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Engine gurus, I need some advice, please.

My brother purchased a '68 w/ 302 about 6 months ago. The previous owner claimed that the engine was rebuilt with approximately 25k miles. It is a 2v car that had a factory 4v intake and carb installed. My brother decided he wanted to dress up the engine bay, so he installed an Edelbrock Performer intake. However, he used the incorrect intake bolts. The result was that he ended up driving the car about 100 miles with water leaking into where only oil should be. He re-mounted the intake with the correct bolts and all seemed to be well. He had become frustrated lately with the fact that the radiator level always seemed to be low, yet he never did see any oil in the water or water in the oil and the car did not run hot. He found one spark plug that was completely clean, where all the others were somewhat dark, so he assumed that water was leaking into that cylinder and blowing out the exhaust. So, he pulled the heads and purchased a set of Rousch 180s to replace them with. He also picked out a mild crane cam, and when he pulled the old cam, found that the cam shaft bearings were completely worn out, so much that the old cam was moving around in the bore. He is convinced that the motor has at least 60k plus miles and that he has been taken. The motor is heading to the machine shop, now.

My brother was a chief Engineer aboard coast guard ships for 20 years, so he has lots of engine knowledge. But, given that the ships are diesel, I'm interested to hear the opinion of people who have more experience with ford small blocks engines. Do you think 100 miles of water in the oil could completely wear out cam shaft bearings, so much so that you can see the brass?

As always, thanks for your opinions, gang.
 

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For that much damage to occur in 100 miles the oil would have closer resembled a chocolate milk shake... Sounds like the rebuild was probably done without inserting new cam bearings, or no assembly lube was used during assembly.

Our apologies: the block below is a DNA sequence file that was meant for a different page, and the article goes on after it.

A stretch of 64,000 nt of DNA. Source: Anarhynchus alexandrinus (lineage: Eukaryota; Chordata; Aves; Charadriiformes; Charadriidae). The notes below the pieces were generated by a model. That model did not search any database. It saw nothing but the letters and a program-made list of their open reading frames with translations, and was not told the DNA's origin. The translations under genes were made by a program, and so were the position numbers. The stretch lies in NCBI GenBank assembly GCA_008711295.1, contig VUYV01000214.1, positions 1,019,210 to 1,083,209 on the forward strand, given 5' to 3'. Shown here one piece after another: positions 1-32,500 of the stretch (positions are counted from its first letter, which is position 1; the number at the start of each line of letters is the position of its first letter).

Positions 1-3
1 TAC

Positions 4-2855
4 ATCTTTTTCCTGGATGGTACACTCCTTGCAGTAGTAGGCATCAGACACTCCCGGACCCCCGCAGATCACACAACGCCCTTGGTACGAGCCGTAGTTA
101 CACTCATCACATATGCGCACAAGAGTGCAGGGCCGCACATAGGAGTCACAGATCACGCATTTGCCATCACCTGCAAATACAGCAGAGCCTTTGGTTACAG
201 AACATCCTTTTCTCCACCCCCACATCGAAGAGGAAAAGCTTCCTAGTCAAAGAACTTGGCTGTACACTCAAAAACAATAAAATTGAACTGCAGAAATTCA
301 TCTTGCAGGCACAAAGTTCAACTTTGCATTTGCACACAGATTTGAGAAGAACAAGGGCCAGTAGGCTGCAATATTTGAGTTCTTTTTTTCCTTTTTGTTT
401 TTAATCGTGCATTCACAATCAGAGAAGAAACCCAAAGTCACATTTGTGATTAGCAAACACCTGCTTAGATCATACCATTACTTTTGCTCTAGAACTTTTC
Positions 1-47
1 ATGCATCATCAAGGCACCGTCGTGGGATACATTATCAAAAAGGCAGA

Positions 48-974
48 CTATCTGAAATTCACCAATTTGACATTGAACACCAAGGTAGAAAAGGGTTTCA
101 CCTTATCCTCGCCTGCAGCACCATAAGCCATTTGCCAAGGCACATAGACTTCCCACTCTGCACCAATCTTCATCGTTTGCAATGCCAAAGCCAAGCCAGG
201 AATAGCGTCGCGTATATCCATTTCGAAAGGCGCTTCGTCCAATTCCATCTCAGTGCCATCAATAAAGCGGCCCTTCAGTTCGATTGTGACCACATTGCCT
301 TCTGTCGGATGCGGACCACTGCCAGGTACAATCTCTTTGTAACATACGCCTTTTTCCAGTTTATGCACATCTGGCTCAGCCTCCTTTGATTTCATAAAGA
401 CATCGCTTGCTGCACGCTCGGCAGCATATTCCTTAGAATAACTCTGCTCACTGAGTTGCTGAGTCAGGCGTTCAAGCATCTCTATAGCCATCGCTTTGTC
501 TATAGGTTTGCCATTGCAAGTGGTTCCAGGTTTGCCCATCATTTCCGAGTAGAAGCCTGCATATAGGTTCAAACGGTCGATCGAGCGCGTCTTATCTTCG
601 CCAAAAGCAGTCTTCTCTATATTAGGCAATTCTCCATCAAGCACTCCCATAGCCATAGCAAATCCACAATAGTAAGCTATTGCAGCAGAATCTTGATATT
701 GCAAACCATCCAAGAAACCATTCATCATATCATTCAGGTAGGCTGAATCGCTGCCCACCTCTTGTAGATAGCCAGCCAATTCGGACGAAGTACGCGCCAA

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I disagree with the other post. If there was a good concentration of antifreeze/coolant in the mix this will wipe out bearings faster than....well, real quick.

Here's an excerpt from an antifreeze manufacturer touting the benefits of propylene glycol over traditional ethylene glycol:

According to Arco Chemical Company (Document OP88-791-7.5M "The Facts about Propylene Glycol Antifreeze"), "PG-based antifreeze has shown reduced risk of bearing damage if introduced into the oil by head gasket leakage or failure. A Detroit Diesel 8V92T engine was run on a dynamometer for one hour at full horsepower (432 HP) with 8 percent [propylene glycol antifreeze] poured directly into the crankcase . . . no excessive wear was shown on bearings run with the 8 percent PG coolant when the engine was torn down." In contrast, "one-half to one percent of ethylene glycol in the oil causes rapid bearing failure, resulting in the shutdown of the engine."
 
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